Thursday, 9 April 2009

Navigating the self publishing maze

Self Publishing is rapidly becoming a viable option for many writers. However, this route to print is far from simple and with the potential for writers to make very expensive mistakes this blog post aims to try and offer some kind of guidance through the maze of options.

Despite the plethora of companies and websites offering self publishing services, these can be split into two main groups. The first is what I call one-click publishing. This option is website based and offers the writer a very simple route to print. The best example of one-click publishing is Lulu. The second option is what I call assisted publishing. This is were a specialist company offers writers advice and a range of print services.

One click publishing
In essence this kind of approach is designed to be a simple as possible. I am generalising, but a writer will upload their manuscript, design their own cover and make their book available for purchase on the hosting website. Then, when an order is placed the book is printed via Print on Demand (POD) service and sent to the reader. The writer gets the profit from the sale once the costs have been removed.

  • Simple
  • Good for books that will sell a very small volume (10’s rather than 100’s)
  • No initial outlay
  • No pre-production (i.e. the editing and quality of text is left to the writer’s discretion)
  • Print quality of final book can be poor
  • The price per book can be high
Assisted publishing
This approach is designed to give the writer assistance in producing the best possible book. A good company (and they are not all good!) will at first contact offer the writer advice on the best way forward. The better companies will even go some way to dissuading writers from spending too much money on a product that may not ultimately sell enough to recoup their investment. Generalising once again, the process is started by the writer submitting the manuscript. This then undergoes some kind of pre-production. This can range from a simple type set to a complex copy edit and proofread. The cover will be designed and the book sent to the printer (most of the time this is short run print (200 - 3000) which is cheaper per book than POD). Many companies will also work with a writer to produce a business plan and offer pragmatic book marketing advice. This is just the tip of the ice berg and writers can often purchase a range of ‘additional services’. The model for writers recovering money differs, but one common model is for the writer to get a percentage of the final book cost once the company has remove printing costs and their handling fee.

  • A writer has a realistic chance of actually making some money
  • Good pre-production and printing will produce a quality product
  • Marketing and distribution can come as part of the package
  • It can all be done to a budget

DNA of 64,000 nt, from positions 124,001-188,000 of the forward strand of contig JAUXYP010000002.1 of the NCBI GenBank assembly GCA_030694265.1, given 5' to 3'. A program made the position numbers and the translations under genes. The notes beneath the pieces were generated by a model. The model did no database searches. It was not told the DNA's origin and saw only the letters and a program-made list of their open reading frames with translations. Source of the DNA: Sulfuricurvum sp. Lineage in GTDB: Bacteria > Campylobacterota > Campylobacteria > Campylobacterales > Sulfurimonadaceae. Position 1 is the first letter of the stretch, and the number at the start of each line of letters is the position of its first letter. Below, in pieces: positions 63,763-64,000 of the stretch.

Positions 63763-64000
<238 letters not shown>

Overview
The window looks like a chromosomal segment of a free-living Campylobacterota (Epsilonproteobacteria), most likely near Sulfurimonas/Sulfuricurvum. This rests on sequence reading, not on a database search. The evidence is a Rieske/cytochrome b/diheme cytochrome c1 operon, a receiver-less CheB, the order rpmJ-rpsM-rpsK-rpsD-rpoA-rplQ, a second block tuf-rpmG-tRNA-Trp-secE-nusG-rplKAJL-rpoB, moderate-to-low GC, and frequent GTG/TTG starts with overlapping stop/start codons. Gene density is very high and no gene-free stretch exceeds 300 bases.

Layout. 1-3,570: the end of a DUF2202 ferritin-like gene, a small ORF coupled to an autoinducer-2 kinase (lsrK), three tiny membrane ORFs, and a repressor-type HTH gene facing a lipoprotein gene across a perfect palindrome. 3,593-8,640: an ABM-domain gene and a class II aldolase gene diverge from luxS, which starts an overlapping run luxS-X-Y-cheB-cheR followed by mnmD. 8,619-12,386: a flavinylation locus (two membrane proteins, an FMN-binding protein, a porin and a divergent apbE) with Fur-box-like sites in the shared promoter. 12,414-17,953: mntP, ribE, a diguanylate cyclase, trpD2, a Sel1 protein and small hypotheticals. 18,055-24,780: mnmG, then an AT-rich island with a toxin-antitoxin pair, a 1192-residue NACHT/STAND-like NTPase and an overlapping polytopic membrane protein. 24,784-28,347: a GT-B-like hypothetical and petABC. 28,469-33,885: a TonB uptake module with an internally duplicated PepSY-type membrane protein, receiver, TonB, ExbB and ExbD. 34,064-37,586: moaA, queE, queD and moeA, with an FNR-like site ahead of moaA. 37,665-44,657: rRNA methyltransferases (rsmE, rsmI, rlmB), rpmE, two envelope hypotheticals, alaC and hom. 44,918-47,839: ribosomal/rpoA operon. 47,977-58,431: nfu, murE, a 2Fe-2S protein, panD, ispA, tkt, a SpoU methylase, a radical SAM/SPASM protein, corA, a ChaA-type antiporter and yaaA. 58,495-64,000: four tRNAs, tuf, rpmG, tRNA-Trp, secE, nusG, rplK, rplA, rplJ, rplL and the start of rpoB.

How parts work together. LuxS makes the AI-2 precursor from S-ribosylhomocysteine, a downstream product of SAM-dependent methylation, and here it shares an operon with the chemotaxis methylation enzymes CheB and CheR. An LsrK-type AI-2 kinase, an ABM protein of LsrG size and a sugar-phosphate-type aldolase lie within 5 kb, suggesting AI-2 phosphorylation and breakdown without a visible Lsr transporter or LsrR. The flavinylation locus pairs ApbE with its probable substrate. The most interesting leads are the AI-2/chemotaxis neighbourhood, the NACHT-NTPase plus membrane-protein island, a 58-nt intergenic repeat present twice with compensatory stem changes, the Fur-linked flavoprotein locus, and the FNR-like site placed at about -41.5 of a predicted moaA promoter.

• There are some unscrupulous companies out there
  • It can be expensive
  • It’s not quick


  1. A third option is to set up your own publishing company: contracting with a printer(PoD or otherwise), arranging distribution, doing your own marketing and promotion, etc. Not for the faint of hart, and way too expensive for most authors.
    But the danger (as for all self-publishing) is that you will end up spending all you time and energy running your business and not on writing your books.

  2. I'm actually using Smashwords to self publish a few of my romance novellas.

    They're great and they don't cost anything. Though only publishing in EBook format, their choices are great.

    You can offer your book to download in a slew of different formats, and Smashwords takes care of the conversion for you.

    They also have something set up called Sampling where you can choose excerpt lengths from your work.

    Fabulous site. :)

  3. Great job distinguishing these two options. You're right, there is a big difference between simply printing and full service on demand publishing, with the latter an increasingly viable option for authors looking to enter the professional sphere.

    There are some unscrupulous publishers out there. Take the time to investigate yours. Learn the book pricing game - competitive marketplace positioning is important - and make sure you have one on one contact.

    - Karl Schroeder

  4. Declan
    I did consider adding this approach. I was going to call it the DIY. However, I think that in reality it is just far too complicated for the average person. The process is far more than finding a printer and getting the books printed. Marketing and distribution can become real issues. This said the DIY approach would be (potentially) the most lucrative option.

  5. Karl,
    Thanks for the feedback. I am working on another article were I will be able to recommend a couple of assisted self publishing companies. These will be based in the UK but will give a good idea of what is available.